The people who lived in the town of Herculaneum were killed instantly in the abominable heat of pyroclastic flows spewing from Mount Vesuvius in 79 CE. Nothing remains of their stomachs, but that hasn’t stopped archaeologists from learning about the diets of these doomed ancient Romans. In a new study, researchers looked at isotopes in their bone collagen and found, among other details, that the men ate more seafood than women.
This browser does not support the video element.
The research team studied the remains of 17 of the 340 people who have been excavated from Herculaneum’s beach and stone vaults, where many residents fled as the volcano erupted. The 17 remains belonged to 11 men and six women. Based on the carbon and nitrogen isotopes in the amino acids in their bony remains, the team determined that the males in Herculaneum ate about 50% more protein from seafood than the women did, while females got a larger proportion of their protein from terrestrial sources—animals, fruits, and vegetables. The team’s results are published today in Science Advances.
Silvia Soncin, an archaeologist at the University of York and lead author of the paper, said in a university press release that it was previously known that males in Herculaneum had more access to fish than women, as they were more likely to be fishing and generally held a more privileged position in society, meaning they could more typically afford foods like fish.
“We don’t know if these results are specific to Herculaneum and the Bay of Naples or if they can apply to the Roman diet in general,” Soncin said in an email to Gizmodo. “However, they suggest that the Roman diet can be different from what was previously thought (e.g., mainly cereals and plant products and only small amounts of animal products and fish), since our study shows a significant contribution of proteins and calories from terrestrial animals and marine fish, the latter much higher than that consumed by populations in the Mediterranean in the 20th century.”
Diets in the Bay of Naples generally included bread, olive oil, poultry, wild game (like boar), fruits and vegetables and, of course, fish. Being right by the water, seafood was a key component of the diet and, even when fish or shellfish wasn’t being served, items were often eaten with garum, a fermented fish sauce. That diet turns up in archaeological evidence, but was never so obviously on display as when a well-preserved thermopolium, or Roman food stall, was excavated in Pompeii in 2019.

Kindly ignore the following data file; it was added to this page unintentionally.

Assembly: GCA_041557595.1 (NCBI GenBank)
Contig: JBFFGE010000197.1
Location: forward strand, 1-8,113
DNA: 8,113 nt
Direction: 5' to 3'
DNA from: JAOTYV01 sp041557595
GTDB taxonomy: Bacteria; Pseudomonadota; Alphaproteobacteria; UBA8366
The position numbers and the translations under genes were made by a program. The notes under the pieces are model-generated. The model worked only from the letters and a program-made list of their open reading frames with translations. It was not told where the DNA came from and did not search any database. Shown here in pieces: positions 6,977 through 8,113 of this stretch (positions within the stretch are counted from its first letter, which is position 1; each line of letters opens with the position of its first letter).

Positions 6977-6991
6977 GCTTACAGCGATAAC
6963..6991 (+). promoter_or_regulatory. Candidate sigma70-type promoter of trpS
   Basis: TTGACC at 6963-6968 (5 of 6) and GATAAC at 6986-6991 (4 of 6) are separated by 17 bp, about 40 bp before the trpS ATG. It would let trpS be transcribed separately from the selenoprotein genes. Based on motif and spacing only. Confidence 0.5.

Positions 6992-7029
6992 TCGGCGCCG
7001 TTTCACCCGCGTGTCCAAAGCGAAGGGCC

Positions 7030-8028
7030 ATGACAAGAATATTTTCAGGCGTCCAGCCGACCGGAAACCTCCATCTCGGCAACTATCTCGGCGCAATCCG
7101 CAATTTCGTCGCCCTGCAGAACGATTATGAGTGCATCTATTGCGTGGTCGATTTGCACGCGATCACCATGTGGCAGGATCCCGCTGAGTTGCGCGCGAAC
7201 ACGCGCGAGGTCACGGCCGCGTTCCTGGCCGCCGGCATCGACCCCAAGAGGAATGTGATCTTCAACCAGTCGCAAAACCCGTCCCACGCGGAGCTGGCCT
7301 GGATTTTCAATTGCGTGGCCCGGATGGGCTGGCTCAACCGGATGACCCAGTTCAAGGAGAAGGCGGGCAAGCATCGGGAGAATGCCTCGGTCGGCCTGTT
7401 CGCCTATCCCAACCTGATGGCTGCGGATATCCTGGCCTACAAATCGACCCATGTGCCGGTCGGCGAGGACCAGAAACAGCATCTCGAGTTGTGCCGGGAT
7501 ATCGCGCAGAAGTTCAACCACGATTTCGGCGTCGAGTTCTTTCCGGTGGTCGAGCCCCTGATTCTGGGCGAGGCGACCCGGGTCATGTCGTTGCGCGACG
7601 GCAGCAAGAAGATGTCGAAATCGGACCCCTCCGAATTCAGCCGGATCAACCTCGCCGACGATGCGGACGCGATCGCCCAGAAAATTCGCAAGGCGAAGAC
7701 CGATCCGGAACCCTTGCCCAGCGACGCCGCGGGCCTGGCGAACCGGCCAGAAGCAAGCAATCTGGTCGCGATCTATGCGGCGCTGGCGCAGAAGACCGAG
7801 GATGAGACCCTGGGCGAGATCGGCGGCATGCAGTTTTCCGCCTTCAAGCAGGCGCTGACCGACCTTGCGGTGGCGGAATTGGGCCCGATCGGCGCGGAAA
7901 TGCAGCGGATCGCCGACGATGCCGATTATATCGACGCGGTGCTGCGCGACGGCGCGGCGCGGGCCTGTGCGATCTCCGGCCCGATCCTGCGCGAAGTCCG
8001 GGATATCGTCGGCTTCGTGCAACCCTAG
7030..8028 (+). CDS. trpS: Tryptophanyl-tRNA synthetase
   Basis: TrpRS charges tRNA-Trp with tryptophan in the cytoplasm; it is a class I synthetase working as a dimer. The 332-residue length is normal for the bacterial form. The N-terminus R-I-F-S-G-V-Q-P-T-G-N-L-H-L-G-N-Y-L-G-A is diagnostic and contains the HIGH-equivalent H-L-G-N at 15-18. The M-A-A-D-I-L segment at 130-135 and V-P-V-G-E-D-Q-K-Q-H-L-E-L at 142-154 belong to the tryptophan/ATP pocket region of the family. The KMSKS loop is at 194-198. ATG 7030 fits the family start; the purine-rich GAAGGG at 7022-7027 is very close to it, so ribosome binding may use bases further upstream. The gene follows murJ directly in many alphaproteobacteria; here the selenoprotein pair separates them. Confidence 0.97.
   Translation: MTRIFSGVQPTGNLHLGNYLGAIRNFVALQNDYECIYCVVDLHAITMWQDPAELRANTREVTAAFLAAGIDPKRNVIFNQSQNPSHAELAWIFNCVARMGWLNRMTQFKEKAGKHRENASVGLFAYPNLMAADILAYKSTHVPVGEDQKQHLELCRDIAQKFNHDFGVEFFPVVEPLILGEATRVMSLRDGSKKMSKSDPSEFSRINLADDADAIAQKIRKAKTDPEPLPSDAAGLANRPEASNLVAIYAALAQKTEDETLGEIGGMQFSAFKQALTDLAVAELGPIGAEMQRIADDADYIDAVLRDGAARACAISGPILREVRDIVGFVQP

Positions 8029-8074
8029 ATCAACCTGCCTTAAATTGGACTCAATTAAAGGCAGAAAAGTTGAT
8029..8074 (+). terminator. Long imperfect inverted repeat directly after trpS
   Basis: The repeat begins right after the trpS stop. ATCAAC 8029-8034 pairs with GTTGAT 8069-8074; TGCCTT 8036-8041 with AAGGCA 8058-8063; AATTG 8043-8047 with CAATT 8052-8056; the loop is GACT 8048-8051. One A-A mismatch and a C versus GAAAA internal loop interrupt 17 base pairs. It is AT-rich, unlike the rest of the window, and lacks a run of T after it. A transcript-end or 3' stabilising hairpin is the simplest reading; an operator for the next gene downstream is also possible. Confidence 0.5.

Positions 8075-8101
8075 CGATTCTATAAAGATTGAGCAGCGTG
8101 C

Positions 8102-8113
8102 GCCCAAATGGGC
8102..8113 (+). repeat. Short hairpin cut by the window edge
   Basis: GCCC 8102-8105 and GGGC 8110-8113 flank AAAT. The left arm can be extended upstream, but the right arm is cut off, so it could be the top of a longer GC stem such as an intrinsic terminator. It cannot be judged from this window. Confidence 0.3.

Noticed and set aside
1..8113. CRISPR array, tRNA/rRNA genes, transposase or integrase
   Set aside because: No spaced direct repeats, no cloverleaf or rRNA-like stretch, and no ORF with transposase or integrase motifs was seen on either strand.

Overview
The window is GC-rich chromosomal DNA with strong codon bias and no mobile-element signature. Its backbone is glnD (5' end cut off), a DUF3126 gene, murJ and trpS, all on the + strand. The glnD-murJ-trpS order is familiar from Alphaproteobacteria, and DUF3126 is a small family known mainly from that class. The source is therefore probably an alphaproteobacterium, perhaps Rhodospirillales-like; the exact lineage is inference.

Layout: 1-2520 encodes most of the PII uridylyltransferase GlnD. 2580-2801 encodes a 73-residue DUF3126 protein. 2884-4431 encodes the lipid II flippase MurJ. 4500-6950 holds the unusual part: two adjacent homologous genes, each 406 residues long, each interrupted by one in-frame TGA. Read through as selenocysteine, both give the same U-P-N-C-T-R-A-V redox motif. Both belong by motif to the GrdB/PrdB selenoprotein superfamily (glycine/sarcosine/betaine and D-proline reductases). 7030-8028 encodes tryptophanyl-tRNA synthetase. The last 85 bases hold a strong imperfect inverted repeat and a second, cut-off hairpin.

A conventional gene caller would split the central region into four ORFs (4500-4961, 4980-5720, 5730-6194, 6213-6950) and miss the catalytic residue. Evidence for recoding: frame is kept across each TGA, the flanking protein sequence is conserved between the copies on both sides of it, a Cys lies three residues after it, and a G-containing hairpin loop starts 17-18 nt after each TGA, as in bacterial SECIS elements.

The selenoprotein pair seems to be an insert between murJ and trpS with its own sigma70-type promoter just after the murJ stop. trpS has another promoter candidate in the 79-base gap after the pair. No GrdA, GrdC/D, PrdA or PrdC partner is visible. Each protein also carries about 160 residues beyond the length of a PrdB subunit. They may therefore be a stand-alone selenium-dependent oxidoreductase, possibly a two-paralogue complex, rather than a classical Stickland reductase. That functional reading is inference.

The new research builds on previous work by the same team into the diets of several of the deceased in Herculaneum. “Whilst the results of the new paper support what we found before, for the first time we are able to add numbers with uncertainty to the percentage contribution of different foodstuffs—this is a big step if we are to meaningfully compare diets through time and space,” said Oliver Craig, an archaeologist at the University of York and a co-author of the paper, in an email to Gizmodo. Craig added that the new analysis also means the team can quantify the dietary differences between individuals in Herculaneum and beyond, meaning instead of simply knowing whether a specific food was eaten by two individuals, the researchers can now know how much of each food each person consumed.
Details on diets in Herculaneum can also be compared with those in Pompeii, the more famous seaside town that suffered the same fate in 79 CE. Maciej Henneberg and Renata Henneberg, forensic anthropologists at the University of Adelaide in Australia, looked at diet variability in 31 individuals from Pompeii in 2016 and saw a similar Mediterranean diet, with men again consuming more seafood than women.
“The authors used most up-to-date methods to draw conclusions confirming the results we have published in 2016, using a larger sample of human remains,” Maciej Henneberg wrote in an email to Gizmodo. “Our results for Pompeii, together with these new findings for Herculaneum, show relative stability of nutrition in the area around Vesuvius and continued tradition of Mediterranean diet.”
The volcano, while snuffing out whole communities, ironically has preserved so much about their lives and culture. With excavations and research ongoing in the area, it’s safe to say there’s still plenty more to learn about these people beyond the dramatic way in which they died.